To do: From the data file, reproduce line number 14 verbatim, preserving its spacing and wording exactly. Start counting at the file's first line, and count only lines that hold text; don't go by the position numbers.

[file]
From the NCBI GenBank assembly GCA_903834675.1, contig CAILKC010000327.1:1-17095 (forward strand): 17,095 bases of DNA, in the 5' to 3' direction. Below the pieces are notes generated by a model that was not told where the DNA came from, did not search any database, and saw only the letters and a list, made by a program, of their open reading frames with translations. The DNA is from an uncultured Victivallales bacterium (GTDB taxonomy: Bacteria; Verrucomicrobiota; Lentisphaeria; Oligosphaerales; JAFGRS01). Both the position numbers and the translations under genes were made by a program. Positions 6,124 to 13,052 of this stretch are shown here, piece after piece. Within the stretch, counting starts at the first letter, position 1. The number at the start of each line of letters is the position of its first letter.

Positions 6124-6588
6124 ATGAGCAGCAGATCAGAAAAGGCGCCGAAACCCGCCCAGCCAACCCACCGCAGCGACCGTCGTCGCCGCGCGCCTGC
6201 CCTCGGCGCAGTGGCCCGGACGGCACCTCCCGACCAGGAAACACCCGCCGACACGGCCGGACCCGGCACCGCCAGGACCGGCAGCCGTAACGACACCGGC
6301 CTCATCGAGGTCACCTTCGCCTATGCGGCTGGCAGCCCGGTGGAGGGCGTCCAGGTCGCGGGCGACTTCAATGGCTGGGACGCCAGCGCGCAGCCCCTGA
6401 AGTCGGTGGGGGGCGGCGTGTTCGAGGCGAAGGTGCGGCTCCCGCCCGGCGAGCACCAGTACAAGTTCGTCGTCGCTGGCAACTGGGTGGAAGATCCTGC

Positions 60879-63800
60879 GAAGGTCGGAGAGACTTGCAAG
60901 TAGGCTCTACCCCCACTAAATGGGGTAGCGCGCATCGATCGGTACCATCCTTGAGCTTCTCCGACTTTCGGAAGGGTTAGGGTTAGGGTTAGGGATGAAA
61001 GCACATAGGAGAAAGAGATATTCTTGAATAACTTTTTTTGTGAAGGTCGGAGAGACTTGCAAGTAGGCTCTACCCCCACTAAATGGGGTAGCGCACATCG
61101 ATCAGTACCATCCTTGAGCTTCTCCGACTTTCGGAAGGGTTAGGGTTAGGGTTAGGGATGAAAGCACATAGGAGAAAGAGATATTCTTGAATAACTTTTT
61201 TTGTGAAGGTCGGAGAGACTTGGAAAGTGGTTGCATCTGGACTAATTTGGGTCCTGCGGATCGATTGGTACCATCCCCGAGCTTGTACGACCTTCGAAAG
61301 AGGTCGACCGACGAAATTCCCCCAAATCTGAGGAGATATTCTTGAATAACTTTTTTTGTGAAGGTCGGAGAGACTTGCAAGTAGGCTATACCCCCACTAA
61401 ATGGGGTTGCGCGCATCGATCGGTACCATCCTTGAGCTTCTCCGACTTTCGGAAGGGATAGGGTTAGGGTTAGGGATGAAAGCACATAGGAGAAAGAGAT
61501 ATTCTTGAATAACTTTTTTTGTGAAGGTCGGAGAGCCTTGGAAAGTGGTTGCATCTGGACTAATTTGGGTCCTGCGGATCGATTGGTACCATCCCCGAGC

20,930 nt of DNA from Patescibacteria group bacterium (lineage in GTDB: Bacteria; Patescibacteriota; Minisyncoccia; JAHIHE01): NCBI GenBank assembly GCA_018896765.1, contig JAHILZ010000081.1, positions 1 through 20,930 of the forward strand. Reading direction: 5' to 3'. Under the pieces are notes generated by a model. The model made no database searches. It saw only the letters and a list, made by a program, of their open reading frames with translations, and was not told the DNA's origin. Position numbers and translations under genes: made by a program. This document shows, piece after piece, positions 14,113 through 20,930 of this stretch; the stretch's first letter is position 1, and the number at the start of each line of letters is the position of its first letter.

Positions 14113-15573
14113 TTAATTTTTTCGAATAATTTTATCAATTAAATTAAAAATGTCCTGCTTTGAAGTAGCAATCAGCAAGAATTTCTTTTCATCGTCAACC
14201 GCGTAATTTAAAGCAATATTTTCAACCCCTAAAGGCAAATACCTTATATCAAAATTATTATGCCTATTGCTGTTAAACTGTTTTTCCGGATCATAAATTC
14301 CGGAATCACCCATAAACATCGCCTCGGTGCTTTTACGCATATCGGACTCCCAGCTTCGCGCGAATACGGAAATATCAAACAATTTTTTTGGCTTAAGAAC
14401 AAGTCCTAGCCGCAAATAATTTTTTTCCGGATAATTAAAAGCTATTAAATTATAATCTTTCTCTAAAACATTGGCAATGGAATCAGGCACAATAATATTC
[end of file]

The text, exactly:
61401 ATGGGGTTGCGCGCATCGATCGGTACCATCCTTGAGCTTCTCCGACTTTCGGAAGGGATAGGGTTAGGGTTAGGGATGAAAGCACATAGGAGAAAGAGAT